Published on February 2nd, 2015 | by Rafael Alvarez0
“The Prodigal Professor: William Weaks Morris (1934–1999)”
Like thousands of others around the world, I recently finished reading The Goldfinch, by Donna Tartt of Greenwood and Grenada. It was a great and thrilling ride and as I turned the last page of Theo Decker’s epic adventure, I had a single thought: When will Tartt write a Mississippi novel?
It would surely please the ghost of her former teacher, the wunderkind Willie Morris, renowned for the autobiographical North Toward Home, a 1967 best-seller. Tartt was a freshman at the University of Mississippi in 1981 when one of her stories struck the fancy of Morris, then a writer-in-residence at Ole Miss.
Legend has it that one evening, Morris happened upon Tartt in the bar at the Oxford Holiday Inn and, by way of introduction said: “My name is Willie Morris and I think you’re a genius.”
Vicksburg high school teacher Lisa Purser Reid surely thought Willie Morris a genius when she took “The American Novel from 1914” with him at Ole Miss in the spring of 1980.
“I wasn’t completely aware of who he was when I took the class,” said Reid, who like Morris would leave the Great Magnolia State after college to work in journalism up north. “But the first book he assigned was one of his own, North Toward Home – that’s how he introduced himself to us. It was all we
After Morris’s death at 64 from a heart attack, the many books he left behind were still not enough for readers. In 2006, Larry L. King published In Search of Willie Morris: The Mercurial Life of a Legendary Writer and Editor. There is a very good podcast of Diane Rehm interviewing King on NPR.
In 2007, the “Willie Morris Award for Southern Fiction” was established by Gulfport native Reba White Williams and her husband Dave H. Williams for a novel set in one of the original eleven Confederate states.
“He was tolerant of us and our lack of sophistication and we were pretty much in awe of him,” said Reid, whose Lebanese immigrant grandparents (the Nicola family) ran a Vicksburg grocery. “He was so openly affectionate toward the South and talked about what a great breeding ground it was for writers.”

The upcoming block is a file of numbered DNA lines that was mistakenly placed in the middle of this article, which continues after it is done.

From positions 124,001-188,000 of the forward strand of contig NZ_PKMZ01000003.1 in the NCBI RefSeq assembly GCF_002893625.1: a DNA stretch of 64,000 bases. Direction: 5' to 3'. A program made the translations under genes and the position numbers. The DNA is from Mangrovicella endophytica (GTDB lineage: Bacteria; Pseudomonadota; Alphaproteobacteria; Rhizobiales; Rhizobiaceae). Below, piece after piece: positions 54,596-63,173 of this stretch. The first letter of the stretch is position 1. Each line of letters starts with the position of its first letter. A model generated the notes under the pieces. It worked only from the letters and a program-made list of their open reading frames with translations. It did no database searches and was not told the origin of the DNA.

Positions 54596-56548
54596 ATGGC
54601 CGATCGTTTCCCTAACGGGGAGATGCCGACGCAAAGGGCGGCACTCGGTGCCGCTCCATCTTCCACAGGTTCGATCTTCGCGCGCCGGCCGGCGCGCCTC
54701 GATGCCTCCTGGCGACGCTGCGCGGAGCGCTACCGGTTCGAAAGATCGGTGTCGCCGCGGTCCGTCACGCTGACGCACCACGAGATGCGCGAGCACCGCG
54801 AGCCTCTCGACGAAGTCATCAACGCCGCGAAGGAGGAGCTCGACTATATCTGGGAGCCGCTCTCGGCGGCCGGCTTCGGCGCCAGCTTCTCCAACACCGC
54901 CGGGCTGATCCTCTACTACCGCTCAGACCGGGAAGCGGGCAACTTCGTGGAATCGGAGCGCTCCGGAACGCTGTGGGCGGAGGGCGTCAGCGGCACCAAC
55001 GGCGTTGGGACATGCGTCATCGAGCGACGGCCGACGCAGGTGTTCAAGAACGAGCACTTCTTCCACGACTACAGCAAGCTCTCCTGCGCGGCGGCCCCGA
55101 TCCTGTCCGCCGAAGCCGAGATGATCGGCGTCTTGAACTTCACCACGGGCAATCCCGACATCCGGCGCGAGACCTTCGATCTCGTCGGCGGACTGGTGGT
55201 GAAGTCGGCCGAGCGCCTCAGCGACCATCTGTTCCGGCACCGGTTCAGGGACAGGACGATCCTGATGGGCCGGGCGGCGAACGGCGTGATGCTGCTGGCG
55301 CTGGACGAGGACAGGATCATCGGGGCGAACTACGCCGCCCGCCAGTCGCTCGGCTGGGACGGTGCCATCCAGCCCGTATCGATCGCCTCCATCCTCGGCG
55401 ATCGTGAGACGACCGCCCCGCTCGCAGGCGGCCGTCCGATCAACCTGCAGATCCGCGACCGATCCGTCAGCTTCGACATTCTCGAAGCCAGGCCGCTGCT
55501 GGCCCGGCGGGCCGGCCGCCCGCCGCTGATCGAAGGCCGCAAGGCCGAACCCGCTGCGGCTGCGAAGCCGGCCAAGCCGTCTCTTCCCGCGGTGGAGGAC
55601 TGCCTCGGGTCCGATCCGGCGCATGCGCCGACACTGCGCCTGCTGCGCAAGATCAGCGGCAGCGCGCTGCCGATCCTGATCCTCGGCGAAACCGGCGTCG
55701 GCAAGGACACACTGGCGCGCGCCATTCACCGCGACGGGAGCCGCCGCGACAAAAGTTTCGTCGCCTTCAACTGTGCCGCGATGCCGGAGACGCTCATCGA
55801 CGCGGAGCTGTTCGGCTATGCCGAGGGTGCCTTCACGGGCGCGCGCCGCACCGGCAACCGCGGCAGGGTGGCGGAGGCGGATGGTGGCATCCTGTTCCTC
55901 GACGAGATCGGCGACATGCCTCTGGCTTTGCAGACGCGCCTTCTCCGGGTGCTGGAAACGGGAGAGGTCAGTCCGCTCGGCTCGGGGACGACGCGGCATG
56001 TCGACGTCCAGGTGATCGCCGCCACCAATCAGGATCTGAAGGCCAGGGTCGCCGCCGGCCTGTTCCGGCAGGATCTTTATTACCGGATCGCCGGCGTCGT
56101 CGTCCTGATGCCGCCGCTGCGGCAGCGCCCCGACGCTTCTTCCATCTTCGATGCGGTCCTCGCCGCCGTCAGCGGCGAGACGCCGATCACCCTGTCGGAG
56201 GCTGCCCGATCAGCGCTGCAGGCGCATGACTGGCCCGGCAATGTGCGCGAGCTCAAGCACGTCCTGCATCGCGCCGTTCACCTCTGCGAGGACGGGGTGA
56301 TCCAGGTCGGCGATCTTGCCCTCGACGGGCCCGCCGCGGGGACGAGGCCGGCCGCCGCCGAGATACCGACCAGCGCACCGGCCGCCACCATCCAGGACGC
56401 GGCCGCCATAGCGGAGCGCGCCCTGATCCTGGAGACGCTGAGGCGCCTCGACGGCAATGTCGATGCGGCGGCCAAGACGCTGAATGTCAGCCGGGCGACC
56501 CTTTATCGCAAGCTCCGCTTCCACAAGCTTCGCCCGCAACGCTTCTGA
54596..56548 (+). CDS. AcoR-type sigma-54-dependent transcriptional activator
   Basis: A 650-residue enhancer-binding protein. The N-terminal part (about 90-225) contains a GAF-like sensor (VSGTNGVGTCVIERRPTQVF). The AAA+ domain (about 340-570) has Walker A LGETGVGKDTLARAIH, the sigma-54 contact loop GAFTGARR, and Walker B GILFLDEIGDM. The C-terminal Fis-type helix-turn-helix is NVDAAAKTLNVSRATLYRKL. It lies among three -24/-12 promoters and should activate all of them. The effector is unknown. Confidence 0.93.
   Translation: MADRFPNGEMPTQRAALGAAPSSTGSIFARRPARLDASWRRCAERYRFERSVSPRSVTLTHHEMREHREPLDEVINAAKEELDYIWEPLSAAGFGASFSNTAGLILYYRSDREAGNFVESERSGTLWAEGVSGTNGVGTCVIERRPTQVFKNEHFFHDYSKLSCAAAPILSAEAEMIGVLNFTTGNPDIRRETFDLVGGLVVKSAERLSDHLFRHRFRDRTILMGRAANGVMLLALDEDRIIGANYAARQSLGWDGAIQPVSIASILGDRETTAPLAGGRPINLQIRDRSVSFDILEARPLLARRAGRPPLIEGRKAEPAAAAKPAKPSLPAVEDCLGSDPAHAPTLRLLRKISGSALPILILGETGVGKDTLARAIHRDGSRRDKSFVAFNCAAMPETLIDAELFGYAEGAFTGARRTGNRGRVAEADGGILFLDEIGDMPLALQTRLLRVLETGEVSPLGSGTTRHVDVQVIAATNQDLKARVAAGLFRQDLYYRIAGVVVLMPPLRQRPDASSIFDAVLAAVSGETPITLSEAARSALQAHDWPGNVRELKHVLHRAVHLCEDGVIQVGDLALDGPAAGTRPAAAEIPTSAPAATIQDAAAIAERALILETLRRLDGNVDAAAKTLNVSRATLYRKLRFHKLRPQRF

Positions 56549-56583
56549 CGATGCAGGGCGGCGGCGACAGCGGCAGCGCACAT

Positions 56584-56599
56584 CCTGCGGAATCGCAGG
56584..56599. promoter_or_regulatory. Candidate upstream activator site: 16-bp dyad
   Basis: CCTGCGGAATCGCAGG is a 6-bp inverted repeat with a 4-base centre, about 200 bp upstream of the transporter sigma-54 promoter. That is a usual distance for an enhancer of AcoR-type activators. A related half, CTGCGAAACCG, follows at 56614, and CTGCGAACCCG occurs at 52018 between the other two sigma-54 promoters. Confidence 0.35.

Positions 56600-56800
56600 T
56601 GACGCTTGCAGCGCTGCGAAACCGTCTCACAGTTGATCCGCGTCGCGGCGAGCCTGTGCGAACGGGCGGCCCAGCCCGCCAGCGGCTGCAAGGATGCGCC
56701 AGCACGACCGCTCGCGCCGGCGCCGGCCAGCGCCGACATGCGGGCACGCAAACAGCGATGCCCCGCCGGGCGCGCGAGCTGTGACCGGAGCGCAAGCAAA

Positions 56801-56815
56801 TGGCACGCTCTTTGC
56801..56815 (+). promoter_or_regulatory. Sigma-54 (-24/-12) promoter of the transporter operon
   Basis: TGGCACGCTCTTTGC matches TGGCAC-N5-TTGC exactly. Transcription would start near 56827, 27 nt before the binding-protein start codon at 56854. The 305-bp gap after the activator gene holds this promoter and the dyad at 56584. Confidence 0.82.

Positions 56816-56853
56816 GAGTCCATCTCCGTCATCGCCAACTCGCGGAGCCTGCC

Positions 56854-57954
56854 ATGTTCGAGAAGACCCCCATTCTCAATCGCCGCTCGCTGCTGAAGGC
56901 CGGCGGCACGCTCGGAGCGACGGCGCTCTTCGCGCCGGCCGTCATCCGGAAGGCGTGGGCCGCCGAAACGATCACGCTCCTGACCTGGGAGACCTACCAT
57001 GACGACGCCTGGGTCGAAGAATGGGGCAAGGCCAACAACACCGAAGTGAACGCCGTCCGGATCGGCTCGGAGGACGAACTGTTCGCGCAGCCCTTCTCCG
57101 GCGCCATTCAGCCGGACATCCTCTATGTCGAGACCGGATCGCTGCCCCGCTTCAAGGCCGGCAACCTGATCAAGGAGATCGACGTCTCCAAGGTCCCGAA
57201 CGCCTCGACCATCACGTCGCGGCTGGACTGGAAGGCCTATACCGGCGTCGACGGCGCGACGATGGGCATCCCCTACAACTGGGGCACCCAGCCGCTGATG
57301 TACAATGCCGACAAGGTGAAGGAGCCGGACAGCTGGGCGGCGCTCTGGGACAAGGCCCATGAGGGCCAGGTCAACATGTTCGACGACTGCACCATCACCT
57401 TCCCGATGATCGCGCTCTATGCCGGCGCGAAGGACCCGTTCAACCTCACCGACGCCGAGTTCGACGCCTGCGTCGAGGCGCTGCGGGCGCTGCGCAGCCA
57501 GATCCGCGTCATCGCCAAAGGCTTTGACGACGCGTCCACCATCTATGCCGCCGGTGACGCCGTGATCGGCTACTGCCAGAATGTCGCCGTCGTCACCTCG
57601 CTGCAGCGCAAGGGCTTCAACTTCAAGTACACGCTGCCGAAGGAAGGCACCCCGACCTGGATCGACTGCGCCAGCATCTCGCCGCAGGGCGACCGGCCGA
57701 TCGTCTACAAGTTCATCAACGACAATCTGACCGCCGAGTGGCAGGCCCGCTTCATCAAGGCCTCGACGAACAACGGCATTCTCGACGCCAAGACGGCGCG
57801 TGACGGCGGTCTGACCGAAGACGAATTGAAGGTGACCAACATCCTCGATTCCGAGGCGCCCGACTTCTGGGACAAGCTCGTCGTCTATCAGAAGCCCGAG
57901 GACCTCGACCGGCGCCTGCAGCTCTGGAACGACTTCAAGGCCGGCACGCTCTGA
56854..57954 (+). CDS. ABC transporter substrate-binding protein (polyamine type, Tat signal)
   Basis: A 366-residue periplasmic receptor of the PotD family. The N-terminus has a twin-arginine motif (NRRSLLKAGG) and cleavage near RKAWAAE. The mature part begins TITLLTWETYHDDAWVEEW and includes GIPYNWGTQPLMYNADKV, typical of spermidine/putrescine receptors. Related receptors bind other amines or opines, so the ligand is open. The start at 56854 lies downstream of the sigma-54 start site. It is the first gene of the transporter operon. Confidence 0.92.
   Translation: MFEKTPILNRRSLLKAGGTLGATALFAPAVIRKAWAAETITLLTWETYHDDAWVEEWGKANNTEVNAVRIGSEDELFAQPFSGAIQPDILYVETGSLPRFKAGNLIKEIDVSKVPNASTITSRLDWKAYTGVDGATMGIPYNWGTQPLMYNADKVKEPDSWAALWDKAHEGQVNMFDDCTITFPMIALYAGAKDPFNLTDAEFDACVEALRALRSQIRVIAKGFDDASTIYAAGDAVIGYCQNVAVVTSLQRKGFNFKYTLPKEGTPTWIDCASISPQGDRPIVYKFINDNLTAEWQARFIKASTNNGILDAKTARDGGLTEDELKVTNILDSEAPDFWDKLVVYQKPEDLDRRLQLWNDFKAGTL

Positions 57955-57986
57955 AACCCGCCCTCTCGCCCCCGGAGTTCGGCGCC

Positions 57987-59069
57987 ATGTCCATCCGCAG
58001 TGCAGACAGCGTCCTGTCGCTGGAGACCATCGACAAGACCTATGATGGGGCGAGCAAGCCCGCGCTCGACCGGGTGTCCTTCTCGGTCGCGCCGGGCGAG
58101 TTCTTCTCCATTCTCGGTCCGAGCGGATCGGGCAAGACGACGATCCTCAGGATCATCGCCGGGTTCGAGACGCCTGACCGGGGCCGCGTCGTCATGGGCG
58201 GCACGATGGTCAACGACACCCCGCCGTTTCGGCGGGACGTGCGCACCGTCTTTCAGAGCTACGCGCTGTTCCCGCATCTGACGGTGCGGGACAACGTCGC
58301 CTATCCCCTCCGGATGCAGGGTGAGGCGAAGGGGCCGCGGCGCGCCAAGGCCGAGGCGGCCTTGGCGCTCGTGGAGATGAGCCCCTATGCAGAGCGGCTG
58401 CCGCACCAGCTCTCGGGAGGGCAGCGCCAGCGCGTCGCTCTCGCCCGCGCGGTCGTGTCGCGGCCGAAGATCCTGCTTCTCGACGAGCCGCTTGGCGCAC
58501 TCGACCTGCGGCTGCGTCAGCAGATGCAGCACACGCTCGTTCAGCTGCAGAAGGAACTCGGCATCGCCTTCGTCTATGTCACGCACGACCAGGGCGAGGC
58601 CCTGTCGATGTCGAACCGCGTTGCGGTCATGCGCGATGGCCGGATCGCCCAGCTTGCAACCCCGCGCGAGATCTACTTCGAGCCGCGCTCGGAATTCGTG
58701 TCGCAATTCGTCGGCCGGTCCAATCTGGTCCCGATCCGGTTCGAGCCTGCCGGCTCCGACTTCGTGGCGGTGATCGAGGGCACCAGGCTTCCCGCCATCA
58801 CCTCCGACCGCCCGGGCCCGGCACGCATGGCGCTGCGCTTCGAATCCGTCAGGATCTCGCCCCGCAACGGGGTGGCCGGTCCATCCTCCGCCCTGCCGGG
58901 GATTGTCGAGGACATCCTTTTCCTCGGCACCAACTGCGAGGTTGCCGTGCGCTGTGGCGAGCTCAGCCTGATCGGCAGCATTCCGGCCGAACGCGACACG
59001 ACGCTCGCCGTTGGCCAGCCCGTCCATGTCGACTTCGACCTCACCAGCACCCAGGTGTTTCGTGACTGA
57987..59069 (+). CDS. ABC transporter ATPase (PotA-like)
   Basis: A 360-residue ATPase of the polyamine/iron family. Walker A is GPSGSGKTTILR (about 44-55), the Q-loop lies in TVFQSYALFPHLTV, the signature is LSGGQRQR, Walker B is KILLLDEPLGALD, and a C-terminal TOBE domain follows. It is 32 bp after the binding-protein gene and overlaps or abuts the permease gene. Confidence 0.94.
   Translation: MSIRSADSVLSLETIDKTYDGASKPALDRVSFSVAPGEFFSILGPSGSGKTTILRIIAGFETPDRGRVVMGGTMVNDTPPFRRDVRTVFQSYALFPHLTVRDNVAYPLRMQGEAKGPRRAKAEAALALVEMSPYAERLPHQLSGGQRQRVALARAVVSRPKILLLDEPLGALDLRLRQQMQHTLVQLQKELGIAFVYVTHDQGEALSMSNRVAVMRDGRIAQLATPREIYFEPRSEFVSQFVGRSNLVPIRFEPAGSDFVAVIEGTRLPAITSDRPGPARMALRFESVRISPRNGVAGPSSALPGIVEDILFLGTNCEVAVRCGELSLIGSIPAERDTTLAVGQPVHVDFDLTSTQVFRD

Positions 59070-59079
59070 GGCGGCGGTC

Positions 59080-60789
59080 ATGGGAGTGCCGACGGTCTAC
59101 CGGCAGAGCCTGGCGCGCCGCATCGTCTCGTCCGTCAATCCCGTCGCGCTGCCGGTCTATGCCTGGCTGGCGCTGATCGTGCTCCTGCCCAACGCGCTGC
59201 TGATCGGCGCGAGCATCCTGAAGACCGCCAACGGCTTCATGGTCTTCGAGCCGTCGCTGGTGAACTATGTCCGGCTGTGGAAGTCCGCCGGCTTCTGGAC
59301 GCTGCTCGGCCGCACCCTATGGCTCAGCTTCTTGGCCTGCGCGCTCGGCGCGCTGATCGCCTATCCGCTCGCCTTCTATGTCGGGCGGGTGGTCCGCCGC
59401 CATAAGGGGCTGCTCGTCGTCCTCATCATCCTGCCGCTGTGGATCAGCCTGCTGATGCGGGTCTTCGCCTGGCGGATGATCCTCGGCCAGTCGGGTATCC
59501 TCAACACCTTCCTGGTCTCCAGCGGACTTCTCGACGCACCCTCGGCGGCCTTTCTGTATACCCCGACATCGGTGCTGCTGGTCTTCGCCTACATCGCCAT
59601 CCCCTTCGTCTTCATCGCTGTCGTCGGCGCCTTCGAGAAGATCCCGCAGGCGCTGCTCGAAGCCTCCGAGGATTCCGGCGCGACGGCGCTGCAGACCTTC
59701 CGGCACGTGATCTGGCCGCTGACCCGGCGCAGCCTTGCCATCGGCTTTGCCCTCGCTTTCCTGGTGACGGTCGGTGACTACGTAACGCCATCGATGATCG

Morris paraded a long line of good and great writers to the class, “All friends of his,” said Reid.
The notables included Winston Groom (Forrest Gump), John Knowles (A Separate Peace), and, to a very warm reception and much bourbon, William Styron, best known for Sophie’s Choice, which won the National Book Award in 1980.
After college, Lisa Reid took a reporting job in Newport News, Virginia, Styron’s hometown. There, she fell in love with another young reporter – Bruce Reid. The couple moved to Bruce’s hometown of Baltimore (south of Mason-Dixon and as north as Lisa would get before returning to Mississippi.
In 1999, Reid attended her old professor’s funeral in Yazoo City along with luminaries like David Halberstam.
“More than once he told us that all great works of fiction have to originate from and be about the human heart,” wrote Reid in the Vicksburg Post the week of Morris’ death. Thinking of his influence the other day, she said, “I re-read North Toward Home when I came back home.
This article was originally printed in The Local Voice #221 (printed January 22, 2015.)
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